At the end of the day, so long as we aren't making peoples' lives better, we're going to have angry people. We somehow have to normalize voting and civic participation as the solution, and de-normalize violence. And that means the solutions we offer have to actually work - people who vote should see that their vote matters, both in terms of who gets elected, and the outcomes. And maybe that's the scariest bit of all this - by electing Trump, people did see a change. They saw someone in power who reflected their fear and anger (and hatred, in some cases). And then we elected a normal politician, and things went back to normal. But normal isn't nearly good enough.
:: David (15:16 in Arkansas, 22:16 in Paris) - Comment
:: Tuesday, December 21 2021 ::
One morning a few days ago I woke up with a scratchy throat. We were travelling, the air was dry, etc. There were many reasons to not be concerned. As the day wore on, I realized my nose was still stuffy, my throat seemed to be getting scratchier, and in general it looked like I was getting sick.
It’s instructive to think about how we reacted in the before-times when we started to feel sick, versus now. In many ways, we haven’t changed. I powered on, out in public and seeing people, which isn’t really new. What is new is that in the back of my mind was the concern that I had Covid, and serious steps were going to need to be taken, and that I was endangering everyone I interacted with, and anyone I had interacted with over the past couple days.
I casually started looking for a place to get a test. New York state, or at least the City, is in the midst of a pretty big outbreak, so I wasn’t surprised to see test sites were busy. Two things did stand out, though. To get an appointment at one of the drive through places like CVS or Walgreens I would have to wait a full week. And the urgent care facilities, the only other option I could find, were routinely charging large sums of money for a test. Reviewer after reviewer commented on the cost. Even though I could afford it, getting stuck with a big bill for what we know should be free didn’t sit well with me. So I started weighing whether I needed a test.
In the middle of the largest outbreak in the country, I was trying to decide if I really needed a test, because it was either complicated or expensive to get one.
The Washington Post covered the difficulty stores are having at keeping at-home tests in stock: ““As the nation experiences a surge in COVID-19 cases coinciding with the holidays, we are seeing unprecedented demand for testing services,” Alexandra Brown, a Walgreens spokeswoman, said in a statement to The Washington Post. “Due to the incredible demand for at-home rapid testing, we put in effect a four item purchase limit on at-home COVID-19 testing products in our stores and digital properties in an effort to help improve inventory while we continue to work diligently with our supplier partners to best meet customer demands.”” We saw this when we went to CVS to get a rapid test the next day - the store was packed, and everyone was buying Covid tests - most of them buying the maximum 4 allowed (I stayed in the car, on the chance I was positive). Most of the other stores had been sold out, according to their online info, and I wondered if everyone in the absolutely packed parking lot had been searching like we had trying to find a store with tests in stock.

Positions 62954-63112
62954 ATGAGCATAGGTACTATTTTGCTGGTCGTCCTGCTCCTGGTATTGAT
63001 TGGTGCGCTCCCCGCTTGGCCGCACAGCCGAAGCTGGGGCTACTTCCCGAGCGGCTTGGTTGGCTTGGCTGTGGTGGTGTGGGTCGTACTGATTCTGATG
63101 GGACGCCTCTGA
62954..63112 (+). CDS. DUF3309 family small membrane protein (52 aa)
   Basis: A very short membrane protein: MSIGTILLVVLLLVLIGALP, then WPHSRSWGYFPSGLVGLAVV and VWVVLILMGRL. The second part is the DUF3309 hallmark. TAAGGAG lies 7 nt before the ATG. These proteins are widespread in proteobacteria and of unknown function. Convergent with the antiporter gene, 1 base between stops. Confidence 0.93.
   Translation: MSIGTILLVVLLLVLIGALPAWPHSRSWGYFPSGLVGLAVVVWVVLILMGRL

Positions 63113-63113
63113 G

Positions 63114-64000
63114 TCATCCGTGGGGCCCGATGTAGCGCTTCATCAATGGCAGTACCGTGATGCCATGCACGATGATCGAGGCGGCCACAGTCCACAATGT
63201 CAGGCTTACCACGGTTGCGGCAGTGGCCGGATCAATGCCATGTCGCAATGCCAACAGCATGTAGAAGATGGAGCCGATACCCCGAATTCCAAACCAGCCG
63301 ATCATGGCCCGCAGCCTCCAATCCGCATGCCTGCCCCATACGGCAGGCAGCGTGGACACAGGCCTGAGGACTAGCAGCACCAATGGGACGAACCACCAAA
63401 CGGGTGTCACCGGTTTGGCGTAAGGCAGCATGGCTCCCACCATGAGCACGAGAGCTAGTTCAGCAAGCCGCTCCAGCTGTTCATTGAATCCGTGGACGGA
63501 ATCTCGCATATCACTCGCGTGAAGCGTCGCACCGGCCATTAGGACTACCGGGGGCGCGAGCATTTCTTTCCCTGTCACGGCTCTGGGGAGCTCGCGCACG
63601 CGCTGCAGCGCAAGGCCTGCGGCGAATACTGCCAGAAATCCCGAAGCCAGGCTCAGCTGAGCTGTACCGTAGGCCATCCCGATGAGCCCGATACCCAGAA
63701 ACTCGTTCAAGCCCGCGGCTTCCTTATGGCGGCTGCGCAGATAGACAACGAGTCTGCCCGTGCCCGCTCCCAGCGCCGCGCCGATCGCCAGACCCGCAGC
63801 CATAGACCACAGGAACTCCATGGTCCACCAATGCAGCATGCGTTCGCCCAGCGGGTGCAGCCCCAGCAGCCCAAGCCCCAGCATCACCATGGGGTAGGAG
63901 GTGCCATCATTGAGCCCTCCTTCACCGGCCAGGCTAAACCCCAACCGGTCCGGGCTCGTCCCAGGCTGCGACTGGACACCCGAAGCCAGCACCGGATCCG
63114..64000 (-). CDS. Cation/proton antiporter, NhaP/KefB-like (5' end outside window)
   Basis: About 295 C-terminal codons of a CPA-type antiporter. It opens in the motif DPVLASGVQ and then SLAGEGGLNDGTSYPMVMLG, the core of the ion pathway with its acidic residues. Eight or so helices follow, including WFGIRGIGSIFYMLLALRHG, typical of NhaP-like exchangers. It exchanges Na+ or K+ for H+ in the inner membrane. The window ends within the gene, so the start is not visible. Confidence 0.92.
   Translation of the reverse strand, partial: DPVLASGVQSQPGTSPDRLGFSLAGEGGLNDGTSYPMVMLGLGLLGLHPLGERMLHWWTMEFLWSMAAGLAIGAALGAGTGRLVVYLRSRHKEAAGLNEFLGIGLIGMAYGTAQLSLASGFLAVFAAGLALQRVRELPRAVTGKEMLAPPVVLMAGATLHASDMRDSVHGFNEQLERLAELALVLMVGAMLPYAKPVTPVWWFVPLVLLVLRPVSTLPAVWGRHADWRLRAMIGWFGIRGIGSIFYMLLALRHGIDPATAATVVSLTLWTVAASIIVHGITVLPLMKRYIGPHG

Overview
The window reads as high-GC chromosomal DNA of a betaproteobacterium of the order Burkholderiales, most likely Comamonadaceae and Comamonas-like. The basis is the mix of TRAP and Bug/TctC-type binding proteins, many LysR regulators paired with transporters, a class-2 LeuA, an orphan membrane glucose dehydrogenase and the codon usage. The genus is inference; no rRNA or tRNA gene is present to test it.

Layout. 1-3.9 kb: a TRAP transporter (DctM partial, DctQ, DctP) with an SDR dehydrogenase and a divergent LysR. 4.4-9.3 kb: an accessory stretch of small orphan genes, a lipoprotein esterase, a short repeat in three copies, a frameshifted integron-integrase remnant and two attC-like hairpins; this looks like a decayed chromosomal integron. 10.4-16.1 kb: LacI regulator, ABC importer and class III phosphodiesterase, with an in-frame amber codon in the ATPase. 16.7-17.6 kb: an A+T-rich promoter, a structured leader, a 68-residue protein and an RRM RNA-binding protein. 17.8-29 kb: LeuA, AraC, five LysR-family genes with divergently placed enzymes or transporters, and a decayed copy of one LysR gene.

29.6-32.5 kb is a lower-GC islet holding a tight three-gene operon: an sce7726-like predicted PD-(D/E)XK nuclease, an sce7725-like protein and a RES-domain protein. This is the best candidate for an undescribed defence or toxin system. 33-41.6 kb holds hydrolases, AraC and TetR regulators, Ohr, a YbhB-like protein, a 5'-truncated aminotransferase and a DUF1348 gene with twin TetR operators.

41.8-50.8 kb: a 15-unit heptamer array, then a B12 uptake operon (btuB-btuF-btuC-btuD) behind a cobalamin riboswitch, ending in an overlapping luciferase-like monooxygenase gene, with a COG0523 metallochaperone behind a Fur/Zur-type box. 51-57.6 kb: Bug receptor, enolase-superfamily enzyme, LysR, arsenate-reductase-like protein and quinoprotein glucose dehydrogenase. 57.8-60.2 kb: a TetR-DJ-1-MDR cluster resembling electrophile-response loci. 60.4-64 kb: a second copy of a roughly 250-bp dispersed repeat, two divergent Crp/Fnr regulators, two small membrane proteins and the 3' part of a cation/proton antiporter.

In the middle of the night, that first night, my symptoms worsened. My head was full and I just felt off. But now there was a layer of panic - if I’m having trouble breathing, am I dying of Covid, or is it just a cold? I won’t say I had a panic attack, but I definitely had an elevated heart rate. The one thing that reassured me was that I had also read that trouble staying awake was a sign of real difficulty, and with all my mental drama I was having NO trouble staying awake.
I wondered if perhaps I wouldn’t have been happier being someone who thought it was just like the flu. Like that guy in the Atlantic who was embarrassed for people who wore masks, because nobody where he lived was wearing them and they were all fine.
I knew, of course, that I was triple-vaccinated, that the odds of a bad outcome even if I were infected were infintessimally small. But in the middle of the night, sometimes your brain won’t quit, and the thought of drowning in, effectively, my own runny nose was… not pleasant.
It’s a hard line to walk, balancing between over- and under-reacting to the pandemic. Especially as it goes on, and it changes, and we change. If omicron is less bad for the vaccinated, and many people are vaccinated, we are not living in the same situation as in March of 2020. But we had to learn a whole new set of reactions to a pandemic (even if the learned reaction was ‘it’s all a hoax’) and it’s hard to adjust that as the flow of information just keeps coming.